Artistic Creation and Intellectual Property: A Professional Career Approach
AbstractReaching high levels of artistic creation in a society requires institutions that facilitate the sorting of the most talented individuals of each generation and the development of their skills across artistic careers. This working paper takes a professional career approach to analyzing how copyright regulation affects artistic creation. It builds an overlapping-generations model of artists in which the number and average talent of senior artists in each period is linked to the number of young artists in previous periods. Long copyrights increase superstar market concentration and can reduce the number of young artists who are able to pursue artistic careers. As a result, in the long run, excessively long copyrights can reduce artistic creation, the average talent of artists, and social welfare.
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Bibliographic InfoPaper provided by Fundacion BBVA / BBVA Foundation in its series Working Papers with number 2010103.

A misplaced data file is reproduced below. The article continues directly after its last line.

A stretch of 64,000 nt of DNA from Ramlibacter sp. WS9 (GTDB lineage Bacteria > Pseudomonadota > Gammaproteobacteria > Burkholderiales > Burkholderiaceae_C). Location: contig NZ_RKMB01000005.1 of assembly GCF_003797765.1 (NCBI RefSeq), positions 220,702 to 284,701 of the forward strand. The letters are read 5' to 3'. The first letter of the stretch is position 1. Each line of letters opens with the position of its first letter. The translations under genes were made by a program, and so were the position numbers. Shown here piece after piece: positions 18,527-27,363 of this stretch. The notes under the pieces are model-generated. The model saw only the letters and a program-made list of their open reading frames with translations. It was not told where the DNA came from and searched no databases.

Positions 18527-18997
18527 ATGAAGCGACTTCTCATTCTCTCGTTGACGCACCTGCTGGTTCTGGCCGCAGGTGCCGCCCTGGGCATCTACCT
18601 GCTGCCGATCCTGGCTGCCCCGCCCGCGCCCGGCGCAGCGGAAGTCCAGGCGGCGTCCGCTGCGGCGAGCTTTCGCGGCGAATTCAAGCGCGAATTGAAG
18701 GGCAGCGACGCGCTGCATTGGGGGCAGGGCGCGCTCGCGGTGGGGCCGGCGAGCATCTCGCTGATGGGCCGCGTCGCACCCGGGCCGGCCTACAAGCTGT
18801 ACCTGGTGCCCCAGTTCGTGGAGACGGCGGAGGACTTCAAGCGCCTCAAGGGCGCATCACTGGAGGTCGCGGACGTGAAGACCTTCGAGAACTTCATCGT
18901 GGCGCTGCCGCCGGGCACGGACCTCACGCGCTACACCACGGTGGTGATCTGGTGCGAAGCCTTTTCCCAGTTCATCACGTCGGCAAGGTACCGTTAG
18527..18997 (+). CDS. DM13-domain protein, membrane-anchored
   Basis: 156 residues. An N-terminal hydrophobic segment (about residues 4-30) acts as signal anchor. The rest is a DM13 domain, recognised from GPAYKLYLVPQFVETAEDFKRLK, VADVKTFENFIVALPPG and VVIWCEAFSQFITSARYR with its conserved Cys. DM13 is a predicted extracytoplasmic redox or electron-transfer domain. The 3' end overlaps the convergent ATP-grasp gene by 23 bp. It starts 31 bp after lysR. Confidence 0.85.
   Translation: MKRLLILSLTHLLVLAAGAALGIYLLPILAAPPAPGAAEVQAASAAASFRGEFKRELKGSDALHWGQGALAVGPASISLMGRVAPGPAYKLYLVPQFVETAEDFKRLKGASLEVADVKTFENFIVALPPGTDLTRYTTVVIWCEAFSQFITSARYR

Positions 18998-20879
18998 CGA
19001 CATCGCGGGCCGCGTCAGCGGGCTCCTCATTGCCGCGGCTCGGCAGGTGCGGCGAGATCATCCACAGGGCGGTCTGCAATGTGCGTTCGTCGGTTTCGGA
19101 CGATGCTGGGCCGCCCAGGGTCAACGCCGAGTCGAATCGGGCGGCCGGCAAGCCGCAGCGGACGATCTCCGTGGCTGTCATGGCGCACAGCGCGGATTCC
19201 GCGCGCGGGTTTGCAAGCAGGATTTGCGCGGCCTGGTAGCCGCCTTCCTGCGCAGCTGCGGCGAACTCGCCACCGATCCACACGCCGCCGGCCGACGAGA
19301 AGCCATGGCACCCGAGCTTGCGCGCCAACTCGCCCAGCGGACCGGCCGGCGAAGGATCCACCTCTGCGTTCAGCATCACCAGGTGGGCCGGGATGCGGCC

Date of creation: Dec 2010
Date of revision:
Copyrights; superstars; sorting of talent; artistic markets;
Other versions of this item:
- Francisco Alcalá & Miguel González-Maestre, 2012. "Artistic Creation and Intellectual Property: A Professional Career Approach," Journal of Economics & Management Strategy, Wiley Blackwell, vol. 21(3), pages 633-672, 09.
- Francisco Alcalá & Miguel González-Maestre, 2011. "Artistic Creation and Intellectual Property: A Professional Career Approach," Levine's Working Paper Archive 786969000000000090, David K. Levine.
- J44 - Labor and Demographic Economics - - Particular Labor Markets - - - Professional Labor Markets and Occupations
- L82 - Industrial Organization - - Industry Studies: Services - - - Entertainment; Media
- O34 - Economic Development, Technological Change, and Growth - - Technological Change; Research and Development; Intellectual Property Rights - - - Intellectual Property and Intellectual Capital
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